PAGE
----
I didn’t keep track of any measurements, I just kind of flung this one together, basing proportions on Abby’s original recipe and tasting as I went along. ‘Cause here on Country Road, that is How We Doooo!
Thanks and #baketogether love! It’s been a great party, I wish each and every one of you could have been in my kitchen for the baking, jack-o-lantern design, tasting, and dancing–the boys and I had a blast. And I wouldn’t have minded a hand with the clean up either!
Welcome to the Dog Days. August: when the three “H’s” cloud almost every day, the cicadas are loud enough to make window glass vibrate, the kids are on tenterhooks over which teacher they will have this year, and the first Holiday Preview toy catalogs (gasp) show up in the mailbox.
It is decidedly NOT a time of year to fuss over baked goods(unless they happen to be for your favorite lifeguards), and our doyenne of dessert, Madame Abby Dodge, provided the perfect template in her August #baketogether recipe for these hazy days. Vanilla Panna Cotta, with a cocktail-inspired sauce to bring the zing!
I had never (gasp again!) made a Panna Cotta before, so as usual for the first time I try something, I stuck faithfully to the original recipe, substituting only vanilla extract for paste because that’s what I had on hand, and adding an extra sprinkle of gelatin as Abby suggested because I knew I was planning to present a molded custard.
Baketogether is a pretty wide-open baking initiative, rules-wise–but this month Abby did exhort us to “capitalize on one of summer’s shining stars” in the sauce–hers was inspired by a berry- and-gin cocktail known as a brezza fresca. So my original impulse toward espresso/mocha flavor profile kind of fizzled. What summer fruit pairs well with espresso? Anyone? I’m stumped! Hmmm, what other shining summer stars tickle my palate these days? I’m glad you asked. This summer, I have been hitting the watermelon. . .hard. Watermelon sorbets, watermelon salads, watermelon as the star of fruity kebabs. . .I had done everything but drink it!
Now, I’ve drunk it. As the base for my sauce, I whizzed up a batch of Margaritas de Sandia, or watermelon margaritas, plussed up with that other shining summer star: basil! Now, since I have never made a cocktail before, I stuck faithfully. . .ARE YOU LAUGHING YET??!! YOU SHOULD BE! To me, mixing cocktails is more a “throw it in and drink it” endeavor than a “follow a recipe” thing. . .to this end, I threw about a shot and a half of silver tequila, the juice of a pretty small lime, maybe 8 or 9 leaves of basil, coarsely chopped,a shake of salt and enough chunks of watermelon to fill the blender about ¾ full. Some Cointreau would be great in there too if you have it! Whizz whizzz whizzzz. . .eh ben voila. Drink it, or use it as a sauce for a rich, smoooooth vanilla lovely. Garnish with a confetti of mixed summer fruit. Bunny face optional.
Ricotta Panna Cotta with Watermelon-Basil Margarita #Baketogether
Makes 6 servings
For the Panna Cotta
1/4 cup water
1 1 /4 teaspoon unflavored gelatin powder
1 1/2 cups (13 1/8 ounces) ricotta cheese
1/2 cup ( 3 1/2 ounces) granulated sugar
1 teaspoon vanilla extract
Pinch table salt
For the Watermelon Basil Sauce
About 3 cups cubed seedless watermelon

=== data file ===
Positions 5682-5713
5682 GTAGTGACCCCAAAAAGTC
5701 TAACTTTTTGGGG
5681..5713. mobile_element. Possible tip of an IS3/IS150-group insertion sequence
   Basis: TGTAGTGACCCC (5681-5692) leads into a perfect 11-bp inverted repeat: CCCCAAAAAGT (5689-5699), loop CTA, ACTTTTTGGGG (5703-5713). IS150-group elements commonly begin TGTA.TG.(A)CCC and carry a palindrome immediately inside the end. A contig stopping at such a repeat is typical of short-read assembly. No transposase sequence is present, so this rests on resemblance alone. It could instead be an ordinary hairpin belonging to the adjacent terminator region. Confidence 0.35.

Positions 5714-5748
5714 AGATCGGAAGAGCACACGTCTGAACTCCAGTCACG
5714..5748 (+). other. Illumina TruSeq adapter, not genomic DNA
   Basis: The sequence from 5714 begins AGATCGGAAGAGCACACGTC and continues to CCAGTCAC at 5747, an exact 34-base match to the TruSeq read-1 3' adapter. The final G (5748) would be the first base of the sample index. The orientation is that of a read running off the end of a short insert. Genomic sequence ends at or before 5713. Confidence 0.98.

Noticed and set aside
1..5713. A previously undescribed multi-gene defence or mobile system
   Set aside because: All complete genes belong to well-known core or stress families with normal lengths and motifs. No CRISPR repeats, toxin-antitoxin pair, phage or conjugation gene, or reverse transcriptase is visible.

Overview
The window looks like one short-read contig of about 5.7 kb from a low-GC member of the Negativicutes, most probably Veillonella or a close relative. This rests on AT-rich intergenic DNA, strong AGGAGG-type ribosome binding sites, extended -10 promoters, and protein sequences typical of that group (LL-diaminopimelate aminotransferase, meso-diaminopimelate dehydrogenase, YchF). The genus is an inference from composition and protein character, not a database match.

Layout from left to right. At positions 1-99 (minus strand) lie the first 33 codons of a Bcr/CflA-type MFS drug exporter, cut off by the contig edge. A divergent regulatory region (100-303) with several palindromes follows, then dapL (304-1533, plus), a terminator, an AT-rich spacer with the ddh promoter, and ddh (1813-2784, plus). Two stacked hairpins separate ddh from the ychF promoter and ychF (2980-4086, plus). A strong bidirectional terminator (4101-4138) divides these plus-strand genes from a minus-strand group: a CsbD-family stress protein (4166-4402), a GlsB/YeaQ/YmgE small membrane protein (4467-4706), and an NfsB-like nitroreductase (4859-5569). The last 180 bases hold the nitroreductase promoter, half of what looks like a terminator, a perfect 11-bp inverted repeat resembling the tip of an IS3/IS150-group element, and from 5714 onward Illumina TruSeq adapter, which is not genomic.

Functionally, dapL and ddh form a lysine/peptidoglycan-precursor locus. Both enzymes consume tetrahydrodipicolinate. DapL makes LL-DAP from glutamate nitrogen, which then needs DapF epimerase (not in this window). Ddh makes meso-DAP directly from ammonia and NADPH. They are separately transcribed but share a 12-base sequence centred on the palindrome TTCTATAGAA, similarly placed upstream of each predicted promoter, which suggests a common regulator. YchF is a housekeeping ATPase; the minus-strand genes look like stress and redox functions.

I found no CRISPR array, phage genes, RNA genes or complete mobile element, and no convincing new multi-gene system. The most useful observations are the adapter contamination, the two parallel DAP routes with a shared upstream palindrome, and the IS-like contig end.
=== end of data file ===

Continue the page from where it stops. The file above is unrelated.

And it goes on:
juice of one lime
8 leaves freshly picked basil, chopped
1 oz of silver tequila, or more or less to taste
dash kosher salt.
To make the panna cotta:
1. Have ready 6 small dessert glasses, cups or bunny/teddy molds and make room in the frig.
2. Put the water in a 1 cup Pyrex measure or a small, heatproof ramekin and sprinkle the gelatin over the top. Set aside to soften. Once the gelatin has absorbed the water and is plump, microwave briefly until it is completely melted, about 1 minute.
3. Put the melted gelatin, ricotta, sugar, vanilla and salt in a blender or food processor and pulse until smooth and well blended. Pour into the prepared glasses,bowls, bunny or teddy molds. Cover the tops with plastic. Refrigerate until set, about 4 hours or up to 2 days before serving.
To make the sauce:
1. Whizz all ingredients in a blender until liquified and no large flecks of basil can be seen.
If serving children, you may eliminate the tequila, and maybe the basil too depending on whether the child in question will freak out over green flecks in his sauce.
If serving children who do not tolerate any sauce under any circumstances whatsoever, a fruit kebab makes a lovely accompaniment.
Thanks as always to Abby and my comrades in #baketogether. Recipes can make you smile, make you remember, move you forward or bring you together. They can also just end up being pretty freakin’ funny and making you laugh out loud(tequila optional)!
Do you have a sister-in-law who is just cool? The kind who feels more like a real sister than one “in-law?” I am lucky enough to say that I have one’a those!
Allison is the relative who will make sure ALL the kids (we are talking ten. Ten kids) are front and center in the Memorial Day Parade crowd. The one who will grab her nephew and walk right up to the dude launching flying paper lanterns in the crowd before the fireworks, just because she saw a spark of interest and wonder in his eyes. The one who yells louder than all ten kids for the ice cream truck, puts the worm on the hook, finds the best bottle of wine for under ten bucks and brings it to you, just because. Teacher, mom, partner-in-crime, die-hard Madonna fan, Scorpio.